Osteocytes are considered to be the major mechanosensory cells of bone, but how osteocytes in vivo process, perceive, and respond to mechanical loading remains poorly understood. Intracellular calcium (Ca2+) signaling resulting from mechanical stimulation has been widely studied in osteocytes in vitro and in bone explants, but has yet to be examined in vivo. This is achieved herein by using a three-point bending device which is capable of delivering well-defined mechanical loads to metatarsal bones of living mice while simultaneously monitoring the intracellular Ca2+ responses of individual osteocytes by using a genetically encoded fluorescent Ca2+ indicator. Osteocyte responses are imaged by using multiphoton fluorescence microscopy. We investigated the in vivo responses of osteocytes to strains ranging from 250 to 3,000 µ and frequencies from 0.5 to 2 Hz, which are characteristic of physiological conditions reported for bone. At all loading frequencies examined, the number of responding osteocytes increased strongly with applied strain magnitude. However, Ca2+ intensity within responding osteocytes did not change significantly with physiological loading magnitudes. Our studies offer a glimpse into how these critical bone cells respond to mechanical load in vivo, as well as provide a technique to determine how the cells encode magnitude and frequency of loading.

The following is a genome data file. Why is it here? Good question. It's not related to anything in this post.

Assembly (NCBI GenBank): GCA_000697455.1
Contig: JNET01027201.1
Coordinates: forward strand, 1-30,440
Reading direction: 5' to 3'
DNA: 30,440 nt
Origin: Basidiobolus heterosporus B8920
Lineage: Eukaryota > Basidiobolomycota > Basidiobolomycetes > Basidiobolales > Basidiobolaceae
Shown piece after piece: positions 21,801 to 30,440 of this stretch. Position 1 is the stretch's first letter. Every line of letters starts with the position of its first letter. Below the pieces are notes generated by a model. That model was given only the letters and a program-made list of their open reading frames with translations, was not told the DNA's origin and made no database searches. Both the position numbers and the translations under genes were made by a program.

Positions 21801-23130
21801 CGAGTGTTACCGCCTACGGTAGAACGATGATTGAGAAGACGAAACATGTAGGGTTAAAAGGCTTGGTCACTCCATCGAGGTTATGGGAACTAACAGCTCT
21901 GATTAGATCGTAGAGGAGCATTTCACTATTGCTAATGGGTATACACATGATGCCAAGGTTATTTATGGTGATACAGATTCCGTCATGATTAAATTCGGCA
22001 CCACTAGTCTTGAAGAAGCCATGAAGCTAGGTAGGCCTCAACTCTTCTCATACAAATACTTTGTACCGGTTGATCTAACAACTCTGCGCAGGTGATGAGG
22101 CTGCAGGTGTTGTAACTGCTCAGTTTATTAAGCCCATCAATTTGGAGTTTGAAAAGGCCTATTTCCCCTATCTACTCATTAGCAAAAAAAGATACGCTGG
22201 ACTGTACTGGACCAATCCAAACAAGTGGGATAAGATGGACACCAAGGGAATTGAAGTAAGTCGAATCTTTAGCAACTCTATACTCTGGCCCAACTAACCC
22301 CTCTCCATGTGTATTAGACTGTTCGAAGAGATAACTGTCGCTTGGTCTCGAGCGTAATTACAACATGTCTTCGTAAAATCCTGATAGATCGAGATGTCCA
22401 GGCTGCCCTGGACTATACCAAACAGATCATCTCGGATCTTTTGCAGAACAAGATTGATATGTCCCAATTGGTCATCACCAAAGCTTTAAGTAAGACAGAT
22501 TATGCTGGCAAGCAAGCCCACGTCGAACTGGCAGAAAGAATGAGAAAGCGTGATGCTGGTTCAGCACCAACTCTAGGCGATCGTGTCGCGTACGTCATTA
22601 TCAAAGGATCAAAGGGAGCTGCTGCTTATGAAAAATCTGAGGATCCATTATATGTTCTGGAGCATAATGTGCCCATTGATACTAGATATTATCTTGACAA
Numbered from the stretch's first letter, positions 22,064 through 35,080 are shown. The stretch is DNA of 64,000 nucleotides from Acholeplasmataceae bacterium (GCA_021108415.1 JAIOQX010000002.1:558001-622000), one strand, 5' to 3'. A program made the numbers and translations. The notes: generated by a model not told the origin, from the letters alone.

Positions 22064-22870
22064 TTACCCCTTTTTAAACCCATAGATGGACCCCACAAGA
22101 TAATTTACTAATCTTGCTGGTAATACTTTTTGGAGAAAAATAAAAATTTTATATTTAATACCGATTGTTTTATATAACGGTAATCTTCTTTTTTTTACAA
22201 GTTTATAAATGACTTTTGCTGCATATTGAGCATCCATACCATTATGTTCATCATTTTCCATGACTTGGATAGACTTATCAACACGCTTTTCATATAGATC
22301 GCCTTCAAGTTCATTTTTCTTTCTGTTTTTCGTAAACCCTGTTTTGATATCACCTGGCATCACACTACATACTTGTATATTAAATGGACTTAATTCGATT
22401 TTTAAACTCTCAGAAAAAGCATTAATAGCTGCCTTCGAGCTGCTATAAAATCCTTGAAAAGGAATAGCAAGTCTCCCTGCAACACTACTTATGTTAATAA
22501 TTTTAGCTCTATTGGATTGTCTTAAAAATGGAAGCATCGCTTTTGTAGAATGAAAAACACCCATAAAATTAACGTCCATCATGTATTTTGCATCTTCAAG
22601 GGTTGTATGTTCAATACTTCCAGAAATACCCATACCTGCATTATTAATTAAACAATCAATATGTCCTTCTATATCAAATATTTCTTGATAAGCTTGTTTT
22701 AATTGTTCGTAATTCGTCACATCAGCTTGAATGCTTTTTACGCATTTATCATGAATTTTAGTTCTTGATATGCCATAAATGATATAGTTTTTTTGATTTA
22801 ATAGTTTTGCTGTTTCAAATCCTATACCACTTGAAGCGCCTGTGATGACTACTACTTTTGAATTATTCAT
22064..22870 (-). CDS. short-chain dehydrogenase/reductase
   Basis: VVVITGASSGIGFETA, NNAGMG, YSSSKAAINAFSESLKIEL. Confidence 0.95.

|Original language||English (US)|
|Number of pages||6|
|Journal||Proceedings of the National Academy of Sciences of the United States of America|
|State||Published - Oct 31 2017|
- Calcium signaling
- In vivo loading
ASJC Scopus subject areas